One of his most famous films noir is the police drama The Big Heat (1953), noted for its uncompromising brutality, especially for a scene in which Lee Marvin throws scalding coffee on Gloria Grahame's face. During this period, his visual style simplified (owing in part to the constraints of the Hollywood studio system) and his worldview became increasingly pessimistic, culminating in the cold, geometric style of his last American films, While the City Sleeps (1956) and Beyond a Reasonable Doubt (1956).
Lang found it harder to find congenial production conditions in Hollywood and his advancing age left him less inclined to grapple with American backers. The German producer Artur Brauner expressed interest in remaking The Indian Tomb (a story that Lang had developed in the twenties that was ultimately taken from him by studio heads and directed instead by Joe May), so Lang abandoned his plans for retirement and returned to Germany in order to make his "Indian Epic" (consisting of The Tiger of Eschnapur and The Indian Tomb). Following the production, Brauner was ready to proceed with his remake of The Testament of Dr. Mabuse when Lang approached him with the idea of adding another original film to the series. The result was The Thousand Eyes of Dr. Mabuse (1960), whose success began the new Mabuse series of five sequels produced by Brauner (including the remake of The Testament of Dr. Mabuse) which Lang hasn't directed. The Thousand Eyes of Dr. Mabuse can be viewed as the marriage between the director's early experiences with expressionist techniques in Germany with the spartan style already visible in his late American work. Lang was approaching blindness during the production, making it his final project.
Death and legacyEdit
While his career had ended without fanfare, his American and later German works were championed by the critics of the Cahiers du cinéma. Lang died in 1976 and was interred in the Forest Lawn – Hollywood Hills Cemetery in Los Angeles.
In popular cultureEdit
- Lang appears as himself in Jean-Luc Godard's 1963 film Le Mepris. During the film, his reputation is discussed, and he somewhat lampoons his own reputation for being a temperamental director.
- An old German director with the demeanor of Lang appears during the filming of a bank robbery in Woody Allen's 1969 comedy Take the Money and Run.
- In David Foster Wallace's novel Infinite Jest, Lang is mentioned in tandem with James Cameron on page 48.
- A fictional Lang appears as a main character in the Fullmetal Alchemist movie Conqueror of Shambala.
- In Episode 11 of Season 1 of City Hunter, the antagonist's name is Fritz Lang.
- The film director "Fritz Wong" in Ray Bradbury's novels A Graveyard for Lunatics and Let's All Kill Constance is a composite of Fritz Lang and James Wong Howe
- Lang appears as himself in Indrajit Hazra's novel The Bioscope Man.
- Madonna portrayed Lang for a sequence in her 1989 music video for "Express Yourself", complete with Lang's signature suit and monocle. The video itself is a tribute to Metropolis.
- Obituary Variety, August 4, 1976, page 63.
- "Fritz Lang: Master of Darkness". British Film Institute. Retrieved January 22, 2009.
- "Architekturzentrum Wien". Architektenlexikon.at. Retrieved March 6, 2010.
- Vienna, Schottenpfarre, baptismal register Tom. 1890, fol. 83.
- Patrick Mcgilligan (1998). Fritz Lang: The Nature of the Beast. St. Martin's Press. p. 477. ISBN 9780312194543. "In the final years of his life, Lang had written, in German, a 20- to 30-page short story called "The Wandering Jew." It was "a kind of fable about a Wandering Jew," according to Pierre Rissient. After Lang's death, Rissient asked Latte [Fritz Lang's third wife] if he might arrange for its publication. "No," she replied, "because Fritz would want to be known as an atheist.""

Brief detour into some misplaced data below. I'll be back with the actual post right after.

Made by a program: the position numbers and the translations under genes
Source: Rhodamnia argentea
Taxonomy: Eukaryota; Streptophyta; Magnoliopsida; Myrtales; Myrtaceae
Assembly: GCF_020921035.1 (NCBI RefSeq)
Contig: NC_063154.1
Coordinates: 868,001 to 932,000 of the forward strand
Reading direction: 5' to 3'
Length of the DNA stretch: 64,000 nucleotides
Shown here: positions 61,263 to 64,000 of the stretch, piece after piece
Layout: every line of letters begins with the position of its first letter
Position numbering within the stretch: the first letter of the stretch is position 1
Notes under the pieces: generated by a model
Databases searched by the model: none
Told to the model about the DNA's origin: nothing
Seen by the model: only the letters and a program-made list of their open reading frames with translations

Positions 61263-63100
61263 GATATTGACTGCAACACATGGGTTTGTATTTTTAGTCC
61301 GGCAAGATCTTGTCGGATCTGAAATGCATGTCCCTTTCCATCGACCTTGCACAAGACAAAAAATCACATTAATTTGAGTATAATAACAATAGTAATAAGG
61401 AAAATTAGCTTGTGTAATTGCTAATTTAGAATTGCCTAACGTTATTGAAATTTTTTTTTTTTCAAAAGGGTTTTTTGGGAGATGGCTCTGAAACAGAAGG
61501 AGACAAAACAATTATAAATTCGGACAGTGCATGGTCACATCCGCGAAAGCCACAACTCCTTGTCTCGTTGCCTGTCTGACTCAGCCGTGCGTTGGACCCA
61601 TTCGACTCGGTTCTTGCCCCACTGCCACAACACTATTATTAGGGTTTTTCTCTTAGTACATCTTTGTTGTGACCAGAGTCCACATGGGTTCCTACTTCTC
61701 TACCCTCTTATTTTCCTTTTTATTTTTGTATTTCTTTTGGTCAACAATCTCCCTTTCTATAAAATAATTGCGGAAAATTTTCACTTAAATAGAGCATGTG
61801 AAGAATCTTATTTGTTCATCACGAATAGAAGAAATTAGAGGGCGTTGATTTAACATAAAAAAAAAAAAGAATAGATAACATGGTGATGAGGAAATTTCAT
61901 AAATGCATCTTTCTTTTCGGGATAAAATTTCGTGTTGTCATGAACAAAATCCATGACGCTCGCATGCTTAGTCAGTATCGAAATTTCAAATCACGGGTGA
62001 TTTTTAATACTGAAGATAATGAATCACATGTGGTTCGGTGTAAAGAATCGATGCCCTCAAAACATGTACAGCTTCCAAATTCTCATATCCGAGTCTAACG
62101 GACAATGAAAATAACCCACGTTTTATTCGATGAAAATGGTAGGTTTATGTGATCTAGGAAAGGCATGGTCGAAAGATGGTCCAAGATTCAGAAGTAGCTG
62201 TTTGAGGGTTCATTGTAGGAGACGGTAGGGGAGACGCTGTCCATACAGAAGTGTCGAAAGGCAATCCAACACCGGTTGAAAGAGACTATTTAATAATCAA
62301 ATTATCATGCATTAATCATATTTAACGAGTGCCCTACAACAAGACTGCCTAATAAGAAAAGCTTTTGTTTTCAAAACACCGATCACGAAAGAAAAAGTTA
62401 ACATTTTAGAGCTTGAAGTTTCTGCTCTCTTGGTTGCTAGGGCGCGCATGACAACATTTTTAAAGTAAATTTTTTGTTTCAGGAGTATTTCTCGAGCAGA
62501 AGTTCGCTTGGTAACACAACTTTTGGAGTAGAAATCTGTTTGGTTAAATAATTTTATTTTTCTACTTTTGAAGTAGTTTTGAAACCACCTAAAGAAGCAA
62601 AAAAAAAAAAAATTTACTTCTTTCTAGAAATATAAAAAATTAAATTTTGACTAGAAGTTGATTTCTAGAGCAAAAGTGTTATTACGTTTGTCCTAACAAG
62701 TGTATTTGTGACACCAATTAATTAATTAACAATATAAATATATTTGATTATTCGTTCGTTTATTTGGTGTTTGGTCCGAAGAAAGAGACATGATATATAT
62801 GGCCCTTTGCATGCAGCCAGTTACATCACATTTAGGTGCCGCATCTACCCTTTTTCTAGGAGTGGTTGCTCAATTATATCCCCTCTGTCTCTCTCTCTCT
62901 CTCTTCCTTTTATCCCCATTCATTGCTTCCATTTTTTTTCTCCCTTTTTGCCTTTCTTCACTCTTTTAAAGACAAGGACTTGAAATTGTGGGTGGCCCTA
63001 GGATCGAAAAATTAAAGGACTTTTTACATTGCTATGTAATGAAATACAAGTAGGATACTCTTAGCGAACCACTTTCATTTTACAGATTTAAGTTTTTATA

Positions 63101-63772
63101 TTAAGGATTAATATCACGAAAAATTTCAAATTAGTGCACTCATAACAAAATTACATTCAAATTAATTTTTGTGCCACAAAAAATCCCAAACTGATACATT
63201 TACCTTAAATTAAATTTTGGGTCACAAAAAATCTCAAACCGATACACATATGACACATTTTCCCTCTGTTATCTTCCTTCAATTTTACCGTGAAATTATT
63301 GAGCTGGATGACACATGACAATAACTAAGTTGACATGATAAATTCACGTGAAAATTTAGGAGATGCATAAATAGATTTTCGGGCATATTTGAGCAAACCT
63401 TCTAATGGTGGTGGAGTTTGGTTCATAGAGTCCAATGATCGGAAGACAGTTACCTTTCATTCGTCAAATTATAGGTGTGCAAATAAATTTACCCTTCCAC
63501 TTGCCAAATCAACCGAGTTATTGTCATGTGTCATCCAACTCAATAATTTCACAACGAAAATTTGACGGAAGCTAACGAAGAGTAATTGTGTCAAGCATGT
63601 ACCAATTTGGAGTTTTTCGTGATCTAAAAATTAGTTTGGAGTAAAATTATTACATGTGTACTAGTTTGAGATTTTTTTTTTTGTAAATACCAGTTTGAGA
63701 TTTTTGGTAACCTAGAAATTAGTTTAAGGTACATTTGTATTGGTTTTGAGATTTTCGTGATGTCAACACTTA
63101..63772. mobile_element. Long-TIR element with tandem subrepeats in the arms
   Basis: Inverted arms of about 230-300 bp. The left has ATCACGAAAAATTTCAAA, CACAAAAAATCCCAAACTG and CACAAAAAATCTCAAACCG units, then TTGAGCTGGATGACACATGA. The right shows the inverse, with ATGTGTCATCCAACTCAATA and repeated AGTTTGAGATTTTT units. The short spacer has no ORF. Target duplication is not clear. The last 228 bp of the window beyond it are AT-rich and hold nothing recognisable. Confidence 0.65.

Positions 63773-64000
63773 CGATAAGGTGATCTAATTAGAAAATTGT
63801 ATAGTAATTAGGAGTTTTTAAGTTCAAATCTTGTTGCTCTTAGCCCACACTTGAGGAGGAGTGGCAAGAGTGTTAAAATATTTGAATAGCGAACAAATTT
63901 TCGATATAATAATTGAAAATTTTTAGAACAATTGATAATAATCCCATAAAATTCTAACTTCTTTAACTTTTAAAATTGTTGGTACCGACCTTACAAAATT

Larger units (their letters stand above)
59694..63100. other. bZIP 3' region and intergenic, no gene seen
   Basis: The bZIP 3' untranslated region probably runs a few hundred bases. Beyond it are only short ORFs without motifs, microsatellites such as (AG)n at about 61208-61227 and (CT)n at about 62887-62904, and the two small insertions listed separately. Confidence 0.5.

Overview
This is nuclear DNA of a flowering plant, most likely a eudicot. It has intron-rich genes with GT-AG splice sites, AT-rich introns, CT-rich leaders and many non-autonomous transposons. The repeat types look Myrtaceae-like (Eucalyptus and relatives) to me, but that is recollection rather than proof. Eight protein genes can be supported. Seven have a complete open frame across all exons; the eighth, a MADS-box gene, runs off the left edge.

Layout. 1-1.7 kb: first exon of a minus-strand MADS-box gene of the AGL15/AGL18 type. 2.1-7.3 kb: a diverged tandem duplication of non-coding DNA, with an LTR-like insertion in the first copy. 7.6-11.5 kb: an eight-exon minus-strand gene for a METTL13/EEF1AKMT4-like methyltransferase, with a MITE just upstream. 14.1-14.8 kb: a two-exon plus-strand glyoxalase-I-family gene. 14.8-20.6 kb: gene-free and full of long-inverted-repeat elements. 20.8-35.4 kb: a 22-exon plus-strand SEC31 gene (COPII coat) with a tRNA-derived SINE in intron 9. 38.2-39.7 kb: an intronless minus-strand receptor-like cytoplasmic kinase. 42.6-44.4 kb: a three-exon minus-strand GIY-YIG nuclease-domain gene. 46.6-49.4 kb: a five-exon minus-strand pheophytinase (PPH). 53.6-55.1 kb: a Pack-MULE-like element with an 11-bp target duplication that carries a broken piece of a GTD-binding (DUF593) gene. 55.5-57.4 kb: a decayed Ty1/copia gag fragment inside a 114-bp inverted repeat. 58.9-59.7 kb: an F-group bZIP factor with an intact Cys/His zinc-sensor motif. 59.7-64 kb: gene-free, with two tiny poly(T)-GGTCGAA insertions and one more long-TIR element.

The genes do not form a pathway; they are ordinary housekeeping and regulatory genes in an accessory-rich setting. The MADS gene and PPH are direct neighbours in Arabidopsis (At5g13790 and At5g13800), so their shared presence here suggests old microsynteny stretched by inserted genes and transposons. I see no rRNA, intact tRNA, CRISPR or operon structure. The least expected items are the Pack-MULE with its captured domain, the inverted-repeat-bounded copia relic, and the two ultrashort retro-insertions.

- Tom Gunning, British Film Institute (2000). The films of Fritz Lang: allegories of vision and modernity. British Film Institute. p. 7. ISBN 9780851707426. "Lang, however, immediately cautions Prokosh, 'Jerry, don't forget, the gods have not created men, man has created the gods.'"
- Lang, Fritz. "Fritz Lang: Interviews".
- "The religion of director Fritz Lang". Retrieved January 22, 2009.
- Michel Ciment: Fritz Lang, Le meurtre et la loi, Ed. Gallimard, Collection Découvertes, 04/11/2003. The author thinks that this meeting, in fact, never happened.
- Havis, Allan (2008), Cult Films: Taboo and Transgression, University Press of America, Inc., page 10
- David Kalat, DVD Commentary for The Testament of Dr. Mabuse. New York City, United States: The Criterion Collection (2004)
- Plass, Ulrich (Winter 2009). "Dialectic of Regression: Theador W Adorno and Fritz Lang". Telos 149: 131.
- Robert Bloch. "In Memoriam: Fritz Lang" in Bloch's Out of My Head. Cambridge MA: NESFA Press, 1986, 171–80
- Krebs, Albin (August 3, 1976). "Fritz Lang, Film Director Noted for 'M,' Dead at 85". New York Times. Retrieved January 22, 2009. "Friz Lang, the Viennese-born film director best known for "M", a terrifying study of a child killer, and for other tales of suspense, died yesterday in Los Angeles at the age of 85. He had been ill for some time, and had been inactive professionally for a decade."
- Michaux, Agnès. 'Je les chasserai jusqu'au bout du monde jusqu'à ce qu'ils en crèvent; Paris: Editions 1, 1997; ISBN 2-86391-933-4
- Friedrich, Otto. City of Nets: A Portrait of Hollywood in the 1940s; New York: Harper & Row, 1986; ISBN 0-06-015626-0 (See e.g. pp. 45–46 for anecdotes revealing Lang's arrogance.)
- McGilligan, Patrick. Fritz Lang: The Nature of the Beast; New York: St. Martins Press, 1997; ISBN 0-312-13247-6
- Schnauber, Cornelius. Fritz Lang in Hollywood; Wien: Europaverlag, c1986; ISBN 3-203-50953-9 (in German)
- Youngkin, Stephen (2005). The Lost One: A Life of Peter Lorre. University Press of Kentucky. ISBN 0-8131-2360-7. – Contains interviews with Lang and a discussion of the making of the film M
|Wikimedia Commons has media related to Fritz Lang.|
- Fritz Lang at the Internet Movie Database
- Fritz Lang Bibliography (via UC Berkeley Media Resources Center)
- Senses of Cinema – Biographie
- Fritz Lang at filmportal.de
- The Religious Affiliation of Director Fritz Lang at adherents.com
- Interview with Fritz Lang from 1967
- Fritz Lang at Find a Grave
- (French) "Symptôme, exhibition, angoisse. Représentation de la terreur dans l’œuvre allemande de Fritz Lang (1919-1933/1959-1960)", un article de Nicole Brenez extrait de De la Figure en général et du Corps en particulier (1998).
- Photos of Fritz Lang and cast of Hangmen Also Die by Ned Scott